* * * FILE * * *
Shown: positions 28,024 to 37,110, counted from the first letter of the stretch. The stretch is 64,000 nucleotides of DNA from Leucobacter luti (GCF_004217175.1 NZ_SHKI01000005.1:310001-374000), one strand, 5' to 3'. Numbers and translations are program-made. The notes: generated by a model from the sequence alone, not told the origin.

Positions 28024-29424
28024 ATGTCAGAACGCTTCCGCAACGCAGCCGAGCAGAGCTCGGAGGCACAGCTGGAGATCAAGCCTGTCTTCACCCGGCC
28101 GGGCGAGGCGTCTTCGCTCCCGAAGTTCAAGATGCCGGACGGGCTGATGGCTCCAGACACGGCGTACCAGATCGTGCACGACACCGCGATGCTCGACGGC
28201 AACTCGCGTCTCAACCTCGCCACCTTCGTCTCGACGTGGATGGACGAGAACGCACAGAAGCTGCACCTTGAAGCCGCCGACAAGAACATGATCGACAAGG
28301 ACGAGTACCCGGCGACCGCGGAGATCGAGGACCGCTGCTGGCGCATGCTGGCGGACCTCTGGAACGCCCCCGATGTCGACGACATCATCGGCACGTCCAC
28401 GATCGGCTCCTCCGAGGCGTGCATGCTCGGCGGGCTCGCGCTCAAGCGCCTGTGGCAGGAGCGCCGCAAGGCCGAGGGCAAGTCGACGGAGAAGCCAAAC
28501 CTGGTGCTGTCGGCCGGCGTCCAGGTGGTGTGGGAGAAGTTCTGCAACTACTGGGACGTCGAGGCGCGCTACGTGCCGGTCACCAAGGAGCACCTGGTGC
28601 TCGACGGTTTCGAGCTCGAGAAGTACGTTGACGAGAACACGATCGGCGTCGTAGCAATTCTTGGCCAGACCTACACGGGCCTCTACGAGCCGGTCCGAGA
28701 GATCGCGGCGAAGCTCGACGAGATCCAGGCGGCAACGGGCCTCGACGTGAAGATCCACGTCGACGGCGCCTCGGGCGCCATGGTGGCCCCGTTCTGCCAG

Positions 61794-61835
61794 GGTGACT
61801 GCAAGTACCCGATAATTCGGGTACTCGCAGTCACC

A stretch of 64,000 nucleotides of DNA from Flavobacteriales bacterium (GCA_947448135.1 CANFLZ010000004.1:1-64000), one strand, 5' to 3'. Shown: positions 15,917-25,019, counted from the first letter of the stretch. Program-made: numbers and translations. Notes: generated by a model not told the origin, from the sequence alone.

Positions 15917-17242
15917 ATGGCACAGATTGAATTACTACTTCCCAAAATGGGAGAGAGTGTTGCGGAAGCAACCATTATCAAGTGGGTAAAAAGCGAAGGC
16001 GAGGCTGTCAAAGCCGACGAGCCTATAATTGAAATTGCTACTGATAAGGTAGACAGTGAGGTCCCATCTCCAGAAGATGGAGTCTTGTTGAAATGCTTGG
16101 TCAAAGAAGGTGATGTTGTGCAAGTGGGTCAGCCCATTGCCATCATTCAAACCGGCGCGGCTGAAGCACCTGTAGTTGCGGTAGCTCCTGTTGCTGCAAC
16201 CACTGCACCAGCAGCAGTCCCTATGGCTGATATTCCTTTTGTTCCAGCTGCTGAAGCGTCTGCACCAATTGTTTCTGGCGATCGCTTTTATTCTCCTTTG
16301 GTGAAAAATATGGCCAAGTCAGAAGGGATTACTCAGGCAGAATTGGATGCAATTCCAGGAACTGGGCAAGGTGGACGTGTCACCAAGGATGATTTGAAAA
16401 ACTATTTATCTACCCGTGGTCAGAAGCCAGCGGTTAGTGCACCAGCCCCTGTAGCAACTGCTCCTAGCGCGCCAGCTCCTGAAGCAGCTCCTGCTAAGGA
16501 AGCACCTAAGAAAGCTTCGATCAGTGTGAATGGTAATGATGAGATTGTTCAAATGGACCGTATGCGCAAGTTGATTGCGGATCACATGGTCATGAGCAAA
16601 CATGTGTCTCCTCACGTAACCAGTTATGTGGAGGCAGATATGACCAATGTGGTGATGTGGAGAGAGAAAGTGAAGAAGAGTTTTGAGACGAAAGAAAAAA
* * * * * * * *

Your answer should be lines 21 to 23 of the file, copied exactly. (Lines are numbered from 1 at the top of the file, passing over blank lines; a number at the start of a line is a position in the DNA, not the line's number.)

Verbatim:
16401 ACTATTTATCTACCCGTGGTCAGAAGCCAGCGGTTAGTGCACCAGCCCCTGTAGCAACTGCTCCTAGCGCGCCAGCTCCTGAAGCAGCTCCTGCTAAGGA
16501 AGCACCTAAGAAAGCTTCGATCAGTGTGAATGGTAATGATGAGATTGTTCAAATGGACCGTATGCGCAAGTTGATTGCGGATCACATGGTCATGAGCAAA
16601 CATGTGTCTCCTCACGTAACCAGTTATGTGGAGGCAGATATGACCAATGTGGTGATGTGGAGAGAGAAAGTGAAGAAGAGTTTTGAGACGAAAGAAAAAA